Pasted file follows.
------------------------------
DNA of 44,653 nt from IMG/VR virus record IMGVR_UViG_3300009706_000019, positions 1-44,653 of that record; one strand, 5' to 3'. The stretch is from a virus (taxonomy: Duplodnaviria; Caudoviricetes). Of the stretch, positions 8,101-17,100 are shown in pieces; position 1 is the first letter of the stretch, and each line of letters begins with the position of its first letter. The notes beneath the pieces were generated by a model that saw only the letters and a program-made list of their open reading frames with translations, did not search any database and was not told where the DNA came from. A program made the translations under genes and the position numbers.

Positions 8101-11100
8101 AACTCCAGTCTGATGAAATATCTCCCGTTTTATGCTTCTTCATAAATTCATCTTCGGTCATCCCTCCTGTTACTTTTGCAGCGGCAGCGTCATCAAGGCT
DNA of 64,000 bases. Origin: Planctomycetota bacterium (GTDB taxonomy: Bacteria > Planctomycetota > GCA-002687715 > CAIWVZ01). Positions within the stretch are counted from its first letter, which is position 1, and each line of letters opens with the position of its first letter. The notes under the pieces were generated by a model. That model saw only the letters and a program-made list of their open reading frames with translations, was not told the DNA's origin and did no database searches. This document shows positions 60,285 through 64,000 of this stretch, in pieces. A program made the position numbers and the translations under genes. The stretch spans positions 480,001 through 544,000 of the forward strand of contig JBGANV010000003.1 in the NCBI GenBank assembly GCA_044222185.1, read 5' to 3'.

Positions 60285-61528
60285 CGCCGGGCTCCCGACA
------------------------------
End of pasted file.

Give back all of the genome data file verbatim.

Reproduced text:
DNA of 44,653 nt from IMG/VR virus record IMGVR_UViG_3300009706_000019, positions 1-44,653 of that record; one strand, 5' to 3'. The stretch is from a virus (taxonomy: Duplodnaviria; Caudoviricetes). Of the stretch, positions 8,101-17,100 are shown in pieces; position 1 is the first letter of the stretch, and each line of letters begins with the position of its first letter. The notes beneath the pieces were generated by a model that saw only the letters and a program-made list of their open reading frames with translations, did not search any database and was not told where the DNA came from. A program made the translations under genes and the position numbers.

Positions 8101-11100
8101 AACTCCAGTCTGATGAAATATCTCCCGTTTTATGCTTCTTCATAAATTCATCTTCGGTCATCCCTCCTGTTACTTTTGCAGCGGCAGCGTCATCAAGGCT
DNA of 64,000 bases. Origin: Planctomycetota bacterium (GTDB taxonomy: Bacteria > Planctomycetota > GCA-002687715 > CAIWVZ01). Positions within the stretch are counted from its first letter, which is position 1, and each line of letters opens with the position of its first letter. The notes under the pieces were generated by a model. That model saw only the letters and a program-made list of their open reading frames with translations, was not told the DNA's origin and did no database searches. This document shows positions 60,285 through 64,000 of this stretch, in pieces. A program made the position numbers and the translations under genes. The stretch spans positions 480,001 through 544,000 of the forward strand of contig JBGANV010000003.1 in the NCBI GenBank assembly GCA_044222185.1, read 5' to 3'.

Positions 60285-61528
60285 CGCCGGGCTCCCGACA